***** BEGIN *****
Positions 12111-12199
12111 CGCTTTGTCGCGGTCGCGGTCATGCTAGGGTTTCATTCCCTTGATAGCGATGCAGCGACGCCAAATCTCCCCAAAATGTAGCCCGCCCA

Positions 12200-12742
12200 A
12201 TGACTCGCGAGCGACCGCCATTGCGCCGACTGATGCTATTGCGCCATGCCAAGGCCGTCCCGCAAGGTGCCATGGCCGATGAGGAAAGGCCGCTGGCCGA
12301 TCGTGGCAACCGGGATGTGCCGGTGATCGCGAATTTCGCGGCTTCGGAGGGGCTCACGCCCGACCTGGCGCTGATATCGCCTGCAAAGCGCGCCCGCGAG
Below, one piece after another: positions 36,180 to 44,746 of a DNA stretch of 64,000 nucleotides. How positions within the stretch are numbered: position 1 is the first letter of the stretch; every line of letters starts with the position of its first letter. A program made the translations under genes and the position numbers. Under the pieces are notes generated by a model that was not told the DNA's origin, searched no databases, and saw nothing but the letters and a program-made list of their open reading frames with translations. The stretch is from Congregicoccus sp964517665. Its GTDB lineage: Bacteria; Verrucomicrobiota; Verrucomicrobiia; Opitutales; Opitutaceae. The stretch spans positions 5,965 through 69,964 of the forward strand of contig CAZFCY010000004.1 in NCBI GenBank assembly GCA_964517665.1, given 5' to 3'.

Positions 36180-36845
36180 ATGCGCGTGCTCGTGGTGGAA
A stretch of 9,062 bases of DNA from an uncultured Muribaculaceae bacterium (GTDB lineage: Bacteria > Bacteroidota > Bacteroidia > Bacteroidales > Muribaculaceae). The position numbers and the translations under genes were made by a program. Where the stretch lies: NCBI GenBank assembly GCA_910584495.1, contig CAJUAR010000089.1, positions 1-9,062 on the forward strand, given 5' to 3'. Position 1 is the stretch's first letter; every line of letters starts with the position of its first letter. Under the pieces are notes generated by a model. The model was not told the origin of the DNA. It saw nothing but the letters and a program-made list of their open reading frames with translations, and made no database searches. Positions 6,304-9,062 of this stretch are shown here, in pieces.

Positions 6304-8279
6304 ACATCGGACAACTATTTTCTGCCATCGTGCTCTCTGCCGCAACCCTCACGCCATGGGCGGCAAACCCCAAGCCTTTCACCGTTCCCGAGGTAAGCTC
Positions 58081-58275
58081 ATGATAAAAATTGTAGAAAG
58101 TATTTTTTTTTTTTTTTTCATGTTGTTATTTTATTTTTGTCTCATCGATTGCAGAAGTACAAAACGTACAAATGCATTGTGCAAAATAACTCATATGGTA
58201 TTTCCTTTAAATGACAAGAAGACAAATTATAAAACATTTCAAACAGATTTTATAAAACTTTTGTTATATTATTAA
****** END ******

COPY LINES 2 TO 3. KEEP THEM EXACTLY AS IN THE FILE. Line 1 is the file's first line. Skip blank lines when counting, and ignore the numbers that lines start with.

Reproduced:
12111 CGCTTTGTCGCGGTCGCGGTCATGCTAGGGTTTCATTCCCTTGATAGCGATGCAGCGACGCCAAATCTCCCCAAAATGTAGCCCGCCCA

Positions 12200-12742